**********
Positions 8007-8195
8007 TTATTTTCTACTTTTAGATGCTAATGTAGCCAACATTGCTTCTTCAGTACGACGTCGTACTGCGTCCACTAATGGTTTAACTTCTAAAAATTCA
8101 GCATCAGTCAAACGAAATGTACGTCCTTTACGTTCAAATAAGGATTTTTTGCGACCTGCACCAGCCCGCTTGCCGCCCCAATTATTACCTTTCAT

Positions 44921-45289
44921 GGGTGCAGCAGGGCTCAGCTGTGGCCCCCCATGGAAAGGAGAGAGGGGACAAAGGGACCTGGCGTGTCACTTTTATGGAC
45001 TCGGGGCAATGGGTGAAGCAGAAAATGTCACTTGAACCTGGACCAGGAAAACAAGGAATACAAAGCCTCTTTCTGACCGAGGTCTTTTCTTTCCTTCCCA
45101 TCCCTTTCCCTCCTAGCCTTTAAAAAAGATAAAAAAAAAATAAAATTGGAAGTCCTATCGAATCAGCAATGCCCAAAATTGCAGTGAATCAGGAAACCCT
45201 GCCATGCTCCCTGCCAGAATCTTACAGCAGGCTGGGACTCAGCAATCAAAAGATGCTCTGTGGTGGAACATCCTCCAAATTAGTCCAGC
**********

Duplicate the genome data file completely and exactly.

Positions 8007-8195
8007 TTATTTTCTACTTTTAGATGCTAATGTAGCCAACATTGCTTCTTCAGTACGACGTCGTACTGCGTCCACTAATGGTTTAACTTCTAAAAATTCA
8101 GCATCAGTCAAACGAAATGTACGTCCTTTACGTTCAAATAAGGATTTTTTGCGACCTGCACCAGCCCGCTTGCCGCCCCAATTATTACCTTTCAT

Positions 44921-45289
44921 GGGTGCAGCAGGGCTCAGCTGTGGCCCCCCATGGAAAGGAGAGAGGGGACAAAGGGACCTGGCGTGTCACTTTTATGGAC
45001 TCGGGGCAATGGGTGAAGCAGAAAATGTCACTTGAACCTGGACCAGGAAAACAAGGAATACAAAGCCTCTTTCTGACCGAGGTCTTTTCTTTCCTTCCCA
45101 TCCCTTTCCCTCCTAGCCTTTAAAAAAGATAAAAAAAAAATAAAATTGGAAGTCCTATCGAATCAGCAATGCCCAAAATTGCAGTGAATCAGGAAACCCT
45201 GCCATGCTCCCTGCCAGAATCTTACAGCAGGCTGGGACTCAGCAATCAAAAGATGCTCTGTGGTGGAACATCCTCCAAATTAGTCCAGC